You’ve finally saved up the downpayment for your first home. But be warned: purchasing your dream home could become a nightmare if you’re not prepared.
“Buying a home, some would say, is the largest purchase you’ll ever make in your life so it does justify a large amount of research and rigour before jumping in full throttle,” says Michelle Snow, associate vice-president of retail products at TD Canada Trust.
Here are some potential pitfalls to be aware of so that your purchase doesn’t come back to haunt you.
Phantom cash: You have the money to buy a home; but is it ready to go and in one place?
With e-transfers and cashless transactions being the norm, buyers could take for granted the time it might take to move money from one account to another or to turn immaterial numbers into a tangible cheque or bank draft.
Mike, a 37-year-old Torontonian, spent 24 hours in panic when he and his wife bought their first home together last month. They put in a bully bid on a house and were surprised when the sellers accepted. This meant that they needed to put down a $30,000 deposit within 24 hours to seal the deal.
Mike’s plan was to take half of the money out of his PC Financial savings account and borrow half from his credit card. PC Financial told him that it would take 24 hours to move his money from his savings account to his chequing account and then one to three days to produce a cashier’s cheque.
“It was this total panic because you forget how much time it takes actually to turn that money into a piece of paper,” he says. Luckily, his bank was able to produce a cashier’s cheque for 3 p.m. the next day, two hours ahead of his deadline. “If you are looking for a house you’ve got to have your deposit ready to go.”
If you deposit a personal cheque in your account, it can take anywhere from four to five business days to process and appear in your account, a TD representative says. An electronic money transfer takes one to two business days.
Closing nightmares: The same rules apply when your closing date is approaching. If you don’t have the money ready, you could be in default, forfeit your deposit and face a lawsuit.
A lot of first-time homebuyers use the Home Buyers’ Plan to take money out of their registered retirement savings plan so speak to your financial institution to ensure timely access to your money, advises Mark Weisleder, a Toronto real estate lawyer and author.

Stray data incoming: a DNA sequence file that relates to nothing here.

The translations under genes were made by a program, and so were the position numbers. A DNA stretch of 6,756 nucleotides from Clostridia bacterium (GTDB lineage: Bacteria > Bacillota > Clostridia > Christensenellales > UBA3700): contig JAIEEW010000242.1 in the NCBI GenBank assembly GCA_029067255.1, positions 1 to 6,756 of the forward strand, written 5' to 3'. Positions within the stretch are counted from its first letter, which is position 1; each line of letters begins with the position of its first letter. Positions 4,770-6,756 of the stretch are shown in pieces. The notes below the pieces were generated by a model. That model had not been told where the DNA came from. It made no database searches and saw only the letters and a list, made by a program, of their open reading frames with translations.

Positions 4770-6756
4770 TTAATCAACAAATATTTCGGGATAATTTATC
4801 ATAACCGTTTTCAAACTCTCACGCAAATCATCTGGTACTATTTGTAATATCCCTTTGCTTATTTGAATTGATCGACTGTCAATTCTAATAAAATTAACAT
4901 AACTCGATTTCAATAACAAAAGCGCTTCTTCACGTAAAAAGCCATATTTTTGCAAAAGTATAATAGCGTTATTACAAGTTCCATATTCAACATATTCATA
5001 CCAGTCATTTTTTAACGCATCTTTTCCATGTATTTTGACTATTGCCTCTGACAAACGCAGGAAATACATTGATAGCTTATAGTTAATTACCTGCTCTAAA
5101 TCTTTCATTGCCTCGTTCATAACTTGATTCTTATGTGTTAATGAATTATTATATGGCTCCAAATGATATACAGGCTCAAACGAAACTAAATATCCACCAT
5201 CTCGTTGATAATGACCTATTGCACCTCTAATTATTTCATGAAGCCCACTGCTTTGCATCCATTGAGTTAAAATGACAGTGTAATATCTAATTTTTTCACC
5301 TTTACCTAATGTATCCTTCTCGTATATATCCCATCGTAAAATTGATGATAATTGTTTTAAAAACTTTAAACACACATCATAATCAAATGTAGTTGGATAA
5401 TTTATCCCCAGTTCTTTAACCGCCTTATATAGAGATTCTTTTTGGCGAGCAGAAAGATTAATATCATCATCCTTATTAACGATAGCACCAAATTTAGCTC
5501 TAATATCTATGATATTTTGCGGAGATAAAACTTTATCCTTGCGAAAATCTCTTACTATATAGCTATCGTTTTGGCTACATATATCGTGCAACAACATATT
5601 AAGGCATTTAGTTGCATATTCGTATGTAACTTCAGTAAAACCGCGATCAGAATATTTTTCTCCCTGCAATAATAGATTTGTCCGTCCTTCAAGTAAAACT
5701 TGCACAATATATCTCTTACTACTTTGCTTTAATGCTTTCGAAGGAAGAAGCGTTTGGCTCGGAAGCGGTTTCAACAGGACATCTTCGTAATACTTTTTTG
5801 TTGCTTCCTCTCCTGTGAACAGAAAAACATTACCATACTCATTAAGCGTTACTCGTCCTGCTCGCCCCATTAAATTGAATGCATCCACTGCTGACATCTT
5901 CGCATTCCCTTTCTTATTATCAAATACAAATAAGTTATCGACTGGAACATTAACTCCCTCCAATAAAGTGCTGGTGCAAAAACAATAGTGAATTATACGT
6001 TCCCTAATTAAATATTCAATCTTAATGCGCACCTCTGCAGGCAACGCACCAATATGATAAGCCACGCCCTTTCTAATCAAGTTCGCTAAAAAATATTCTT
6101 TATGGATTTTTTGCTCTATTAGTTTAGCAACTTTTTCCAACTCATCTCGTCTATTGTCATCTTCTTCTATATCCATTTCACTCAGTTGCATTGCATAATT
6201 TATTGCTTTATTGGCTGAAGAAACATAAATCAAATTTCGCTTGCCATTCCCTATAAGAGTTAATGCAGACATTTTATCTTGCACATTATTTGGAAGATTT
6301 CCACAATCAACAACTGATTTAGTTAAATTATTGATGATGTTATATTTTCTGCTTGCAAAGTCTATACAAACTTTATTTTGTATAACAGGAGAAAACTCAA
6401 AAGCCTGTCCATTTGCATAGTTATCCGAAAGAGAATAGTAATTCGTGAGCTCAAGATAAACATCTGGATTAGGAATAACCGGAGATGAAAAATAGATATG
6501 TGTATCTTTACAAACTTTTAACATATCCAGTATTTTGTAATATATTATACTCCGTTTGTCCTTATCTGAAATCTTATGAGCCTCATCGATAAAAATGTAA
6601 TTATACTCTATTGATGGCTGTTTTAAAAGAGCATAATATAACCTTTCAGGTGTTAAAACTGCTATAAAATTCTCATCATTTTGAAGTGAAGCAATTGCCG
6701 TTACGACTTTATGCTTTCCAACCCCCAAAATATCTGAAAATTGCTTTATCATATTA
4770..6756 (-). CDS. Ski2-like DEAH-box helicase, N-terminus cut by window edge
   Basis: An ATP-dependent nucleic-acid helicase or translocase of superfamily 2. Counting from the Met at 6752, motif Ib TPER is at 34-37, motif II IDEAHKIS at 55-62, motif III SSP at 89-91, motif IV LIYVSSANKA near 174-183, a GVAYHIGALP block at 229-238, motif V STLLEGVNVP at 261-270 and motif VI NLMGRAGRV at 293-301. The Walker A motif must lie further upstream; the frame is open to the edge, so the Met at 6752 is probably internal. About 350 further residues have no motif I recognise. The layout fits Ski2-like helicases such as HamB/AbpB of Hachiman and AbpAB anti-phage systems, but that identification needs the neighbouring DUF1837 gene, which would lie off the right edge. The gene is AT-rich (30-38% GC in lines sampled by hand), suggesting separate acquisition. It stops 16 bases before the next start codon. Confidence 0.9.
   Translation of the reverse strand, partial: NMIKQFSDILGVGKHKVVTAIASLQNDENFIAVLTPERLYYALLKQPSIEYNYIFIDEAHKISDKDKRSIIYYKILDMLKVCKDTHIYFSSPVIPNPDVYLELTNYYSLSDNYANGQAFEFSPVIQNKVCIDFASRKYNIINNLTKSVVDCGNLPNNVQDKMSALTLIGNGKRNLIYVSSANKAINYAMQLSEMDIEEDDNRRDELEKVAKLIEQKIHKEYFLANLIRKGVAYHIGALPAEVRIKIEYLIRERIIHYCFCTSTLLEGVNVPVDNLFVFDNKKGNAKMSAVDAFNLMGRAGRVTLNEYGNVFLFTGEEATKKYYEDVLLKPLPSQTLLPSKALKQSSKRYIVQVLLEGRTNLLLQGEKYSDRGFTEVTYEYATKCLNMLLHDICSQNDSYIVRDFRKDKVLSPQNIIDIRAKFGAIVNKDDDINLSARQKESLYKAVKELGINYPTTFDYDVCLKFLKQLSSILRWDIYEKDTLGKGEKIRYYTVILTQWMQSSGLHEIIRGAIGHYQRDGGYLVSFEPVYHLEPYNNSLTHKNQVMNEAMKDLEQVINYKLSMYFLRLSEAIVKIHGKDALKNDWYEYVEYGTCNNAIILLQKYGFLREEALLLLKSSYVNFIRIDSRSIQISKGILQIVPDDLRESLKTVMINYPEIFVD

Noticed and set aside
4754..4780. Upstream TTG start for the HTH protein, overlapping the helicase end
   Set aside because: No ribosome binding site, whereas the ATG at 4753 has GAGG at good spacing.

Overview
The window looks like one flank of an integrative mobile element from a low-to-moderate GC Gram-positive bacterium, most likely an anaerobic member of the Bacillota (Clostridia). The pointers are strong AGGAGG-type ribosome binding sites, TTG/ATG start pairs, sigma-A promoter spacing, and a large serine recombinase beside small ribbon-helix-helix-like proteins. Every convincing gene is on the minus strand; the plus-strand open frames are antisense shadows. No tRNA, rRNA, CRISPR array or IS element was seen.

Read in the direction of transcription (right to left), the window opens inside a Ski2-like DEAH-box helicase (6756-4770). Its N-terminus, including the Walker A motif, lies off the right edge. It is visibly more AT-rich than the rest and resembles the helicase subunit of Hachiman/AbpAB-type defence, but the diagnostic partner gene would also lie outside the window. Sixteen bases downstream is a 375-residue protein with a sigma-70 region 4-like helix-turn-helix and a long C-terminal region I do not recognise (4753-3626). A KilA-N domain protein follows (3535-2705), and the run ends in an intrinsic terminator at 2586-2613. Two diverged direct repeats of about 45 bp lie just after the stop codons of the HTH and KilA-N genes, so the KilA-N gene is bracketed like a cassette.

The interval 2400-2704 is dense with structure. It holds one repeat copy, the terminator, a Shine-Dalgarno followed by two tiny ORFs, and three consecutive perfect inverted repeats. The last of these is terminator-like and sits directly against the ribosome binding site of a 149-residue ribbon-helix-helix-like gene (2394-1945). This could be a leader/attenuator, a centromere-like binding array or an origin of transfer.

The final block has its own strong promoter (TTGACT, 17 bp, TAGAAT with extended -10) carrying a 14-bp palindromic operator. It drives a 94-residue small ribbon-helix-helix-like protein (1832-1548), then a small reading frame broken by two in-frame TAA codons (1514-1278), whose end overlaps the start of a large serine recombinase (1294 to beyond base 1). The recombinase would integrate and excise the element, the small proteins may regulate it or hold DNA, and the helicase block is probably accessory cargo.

My husband and I foolishly waited too long to transfer money from different accounts into one account when we bought our first home. We brought a certified cheque from one of our banks to another financial institution and were told that there would be a hold on the funds for 15 business days because it was in U.S. currency. If our parents had not lent us the difference so we could close on time, we would have needed to ask the seller for an extension.
An extension would have cost us at least $250 to cover the seller’s lawyer fees and any mortgage interest on the property that the seller would pay during the extended period. The seller might have also asked for an additional deposit that would be forfeited if we couldn’t close on the new extended closing date.
Pre-approval perils: In bidding wars, buyers sometimes do not include a condition on financing, hoping their pre-approval will be enough. But a pre-approval is not a full approval. Even if a lender pre-approves you, if it believes upon appraisal that the house is not worth what you’ve paid, the lender could just cancel the loan.
“Let’s say you went to a bank and you got approved for $300,000 then bought a house based on that approval. The bank is not going to give you $300,000 if they think you overpaid for the house,” Mr. Weisleder says. “I’ve seen cases where on the day before closing, an appraiser goes out there for a lender and they say, ‘Sorry, we’re not satisfied. We’re not giving you the money.’”
If you’re working with a mortgage broker, make sure you have satisfied all of the lender conditions as soon as possible. Also, find out when the lender does its appraisal. Mr. Weisleder recommends having a cushion of up to 5% of your purchasing price available in case the lender decides to loan you less money.
Unexpected frights: Buyers in hot markets are also waiving home inspections in desperate bids to win homes. However, unseen problems could be lurking in the walls, the attic or basement, etc. “It’s a terrible risk to buy a house without an inspection,” Mr. Weisleder says.